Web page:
Glenn Lundy’s story is one of triumph: He overcame homelessness and time in prison to become a hugely successful content creator, business owner and motivational leader. He is a father of eight, who has an undeniably radiant personality and wildly contagious smile. His time management skills are a true marvel and have been one of the keys to his great success. Over his 20 years in the automotive industry, Lundy grew his dealership to become the second-largest car franchise in the country, and started the 800% Elite Automotive Club, a program that helps dealerships scale their volume and profits and increase employee retention and satisfaction. Lundy also produces large-scale conferences Hustle & Grind Con and Grow Your Business for God’s Sake, and his expertise has been spotlighted on numerous outlets such as, ABC, NBC and CBS. Recognized for his distinct ability to identify areas for growth and teach creative ways to develop a winning work culture, he uses his skills in leadership and human development to advise other industries.
Lundy founded #RiseandGrind, the number one live streaming morning show on Facebook which aired its last show on November 4, 2021. The popular Facebook group with over 32,000 members, has now shifted to be named “The Morning 5,” where he continues to share motivational content. The show led to #RiseandGrind #Offline, an outreach program designed to support those in need through prayer, in-person meetings and financial support; despite the end of the show, Lundy continues to contribute to #RiseandGrind #Offline.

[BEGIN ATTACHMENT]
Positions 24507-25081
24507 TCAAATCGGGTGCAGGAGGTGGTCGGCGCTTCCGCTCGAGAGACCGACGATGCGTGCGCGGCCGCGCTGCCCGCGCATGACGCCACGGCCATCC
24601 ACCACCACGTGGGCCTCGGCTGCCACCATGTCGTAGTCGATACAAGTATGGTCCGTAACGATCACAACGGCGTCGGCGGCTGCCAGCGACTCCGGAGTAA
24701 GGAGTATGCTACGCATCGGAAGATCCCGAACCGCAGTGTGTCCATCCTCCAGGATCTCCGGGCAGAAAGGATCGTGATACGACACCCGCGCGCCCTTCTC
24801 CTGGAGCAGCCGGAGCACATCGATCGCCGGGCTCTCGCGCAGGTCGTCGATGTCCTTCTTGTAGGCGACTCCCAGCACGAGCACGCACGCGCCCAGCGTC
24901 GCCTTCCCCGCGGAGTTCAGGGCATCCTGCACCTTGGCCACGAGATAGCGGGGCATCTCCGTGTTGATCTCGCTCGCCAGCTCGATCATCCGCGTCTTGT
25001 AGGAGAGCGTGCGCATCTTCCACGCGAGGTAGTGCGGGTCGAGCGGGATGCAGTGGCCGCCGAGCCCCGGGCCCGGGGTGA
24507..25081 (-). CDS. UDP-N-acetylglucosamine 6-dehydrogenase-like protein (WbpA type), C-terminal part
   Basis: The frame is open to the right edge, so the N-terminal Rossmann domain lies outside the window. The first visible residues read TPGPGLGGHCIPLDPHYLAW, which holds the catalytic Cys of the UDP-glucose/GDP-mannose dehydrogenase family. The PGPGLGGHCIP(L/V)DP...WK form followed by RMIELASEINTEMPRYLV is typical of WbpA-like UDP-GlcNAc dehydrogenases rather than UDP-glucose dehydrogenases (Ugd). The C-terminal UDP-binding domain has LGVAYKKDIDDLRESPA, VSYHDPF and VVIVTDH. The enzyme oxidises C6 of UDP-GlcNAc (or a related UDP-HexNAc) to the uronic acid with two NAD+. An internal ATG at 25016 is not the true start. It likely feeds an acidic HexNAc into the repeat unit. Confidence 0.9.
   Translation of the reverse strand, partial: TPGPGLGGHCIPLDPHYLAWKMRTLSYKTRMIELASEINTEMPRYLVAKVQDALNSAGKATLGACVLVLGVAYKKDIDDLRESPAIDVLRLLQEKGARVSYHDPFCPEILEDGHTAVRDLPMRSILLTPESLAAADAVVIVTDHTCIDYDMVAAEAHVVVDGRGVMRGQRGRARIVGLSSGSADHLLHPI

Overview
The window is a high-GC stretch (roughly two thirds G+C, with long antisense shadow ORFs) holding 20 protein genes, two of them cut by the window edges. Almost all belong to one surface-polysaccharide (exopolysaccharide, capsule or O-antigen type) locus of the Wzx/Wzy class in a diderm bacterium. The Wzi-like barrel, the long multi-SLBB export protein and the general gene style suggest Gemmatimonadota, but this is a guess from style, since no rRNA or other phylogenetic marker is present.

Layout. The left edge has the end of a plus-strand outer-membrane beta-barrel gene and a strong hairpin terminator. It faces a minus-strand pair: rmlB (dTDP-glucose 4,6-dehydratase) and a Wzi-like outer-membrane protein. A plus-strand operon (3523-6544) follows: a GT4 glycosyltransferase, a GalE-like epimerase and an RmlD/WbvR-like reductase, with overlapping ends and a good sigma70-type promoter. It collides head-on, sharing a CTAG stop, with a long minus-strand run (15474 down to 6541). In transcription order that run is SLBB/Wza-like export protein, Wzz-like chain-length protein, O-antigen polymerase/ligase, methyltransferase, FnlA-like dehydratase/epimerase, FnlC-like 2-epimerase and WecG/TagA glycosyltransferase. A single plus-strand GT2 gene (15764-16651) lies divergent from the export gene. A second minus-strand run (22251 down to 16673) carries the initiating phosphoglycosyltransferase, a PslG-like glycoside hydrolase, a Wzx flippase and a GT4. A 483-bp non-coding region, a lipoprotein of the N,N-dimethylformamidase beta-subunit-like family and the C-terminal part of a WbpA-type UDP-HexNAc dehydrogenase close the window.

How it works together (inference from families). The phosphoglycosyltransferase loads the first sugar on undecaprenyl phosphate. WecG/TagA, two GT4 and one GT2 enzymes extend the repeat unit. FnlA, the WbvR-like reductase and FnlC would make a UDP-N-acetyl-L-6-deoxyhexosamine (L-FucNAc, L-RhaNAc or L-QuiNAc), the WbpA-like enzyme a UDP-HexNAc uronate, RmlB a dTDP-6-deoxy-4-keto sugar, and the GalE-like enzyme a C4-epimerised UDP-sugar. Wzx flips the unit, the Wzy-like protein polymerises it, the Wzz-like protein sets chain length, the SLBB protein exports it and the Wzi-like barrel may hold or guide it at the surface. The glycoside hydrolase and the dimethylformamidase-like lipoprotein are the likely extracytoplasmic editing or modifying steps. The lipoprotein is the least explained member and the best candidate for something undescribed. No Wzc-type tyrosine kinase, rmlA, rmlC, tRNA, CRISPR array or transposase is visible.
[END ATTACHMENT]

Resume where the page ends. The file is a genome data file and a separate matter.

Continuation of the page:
He has shifted his focus to “Breakfast With Champions”, a popular daily show he founded on the social app Clubhouse. The show features over 100 esteemed hosts from diverse industries–leaders such as Tamra Andress, Trevor Houston and Lisa Copeland–who collectively produce enlightening, informative content from 5 a.m. to 11 a.m. Eastern Standard Time, 6 hours a day, six days a week. Each host comes on for 30 to 60 minutes a week to contribute, they speak on topics of motivation, education and inspiration. Lundy shares, “It’s a collaboration of lighthearted, different point of views. But we don’t fight, we don’t argue because everybody shares the same heart–which is to elevate others, to love others and to create this safe space.” On Sundays, he has an hour and a half service called Club 1:11 on “Breakfast With Champions.” He explains, “It is from Romans 1:11 in the Bible. This verse talks about bringing a message of hope to the nation’s bringing everyone to the table. Here, we have a full on worship service, a sermon, we have time for prayer. It’s basically a digital church every Sunday.”
In regards to the end of #RiseandGrind Lundy shares, “The mission has stayed the same throughout all the different vehicles. It’s important to change the way people start their day. “Breakfast With Champions” has allowed us to take #RiseandGrind from a one man show, to an army of incredible super humans from all around the world that are pouring into people six hours a day, versus the 30 minutes a day we had on #RiseandGrind.”